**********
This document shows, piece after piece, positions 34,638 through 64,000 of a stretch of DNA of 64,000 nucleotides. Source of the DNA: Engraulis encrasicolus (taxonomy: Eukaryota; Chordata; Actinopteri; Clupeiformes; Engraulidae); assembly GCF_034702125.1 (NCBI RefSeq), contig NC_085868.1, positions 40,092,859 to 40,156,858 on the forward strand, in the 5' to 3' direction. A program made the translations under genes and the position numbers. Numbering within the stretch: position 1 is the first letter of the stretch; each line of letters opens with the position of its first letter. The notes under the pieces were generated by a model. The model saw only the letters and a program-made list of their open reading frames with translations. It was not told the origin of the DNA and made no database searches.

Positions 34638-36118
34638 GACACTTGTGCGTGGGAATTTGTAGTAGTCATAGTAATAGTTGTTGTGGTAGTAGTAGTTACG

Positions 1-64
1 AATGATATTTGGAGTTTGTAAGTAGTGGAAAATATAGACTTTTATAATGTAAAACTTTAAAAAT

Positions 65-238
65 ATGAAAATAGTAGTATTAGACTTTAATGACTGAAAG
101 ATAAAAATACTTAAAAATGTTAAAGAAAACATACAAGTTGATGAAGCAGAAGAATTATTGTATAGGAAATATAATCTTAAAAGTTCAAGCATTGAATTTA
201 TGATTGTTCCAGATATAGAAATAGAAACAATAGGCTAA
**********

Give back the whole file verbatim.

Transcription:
This document shows, piece after piece, positions 34,638 through 64,000 of a stretch of DNA of 64,000 nucleotides. Source of the DNA: Engraulis encrasicolus (taxonomy: Eukaryota; Chordata; Actinopteri; Clupeiformes; Engraulidae); assembly GCF_034702125.1 (NCBI RefSeq), contig NC_085868.1, positions 40,092,859 to 40,156,858 on the forward strand, in the 5' to 3' direction. A program made the translations under genes and the position numbers. Numbering within the stretch: position 1 is the first letter of the stretch; each line of letters opens with the position of its first letter. The notes under the pieces were generated by a model. The model saw only the letters and a program-made list of their open reading frames with translations. It was not told the origin of the DNA and made no database searches.

Positions 34638-36118
34638 GACACTTGTGCGTGGGAATTTGTAGTAGTCATAGTAATAGTTGTTGTGGTAGTAGTAGTTACG

Positions 1-64
1 AATGATATTTGGAGTTTGTAAGTAGTGGAAAATATAGACTTTTATAATGTAAAACTTTAAAAAT

Positions 65-238
65 ATGAAAATAGTAGTATTAGACTTTAATGACTGAAAG
101 ATAAAAATACTTAAAAATGTTAAAGAAAACATACAAGTTGATGAAGCAGAAGAATTATTGTATAGGAAATATAATCTTAAAAGTTCAAGCATTGAATTTA
201 TGATTGTTCCAGATATAGAAATAGAAACAATAGGCTAA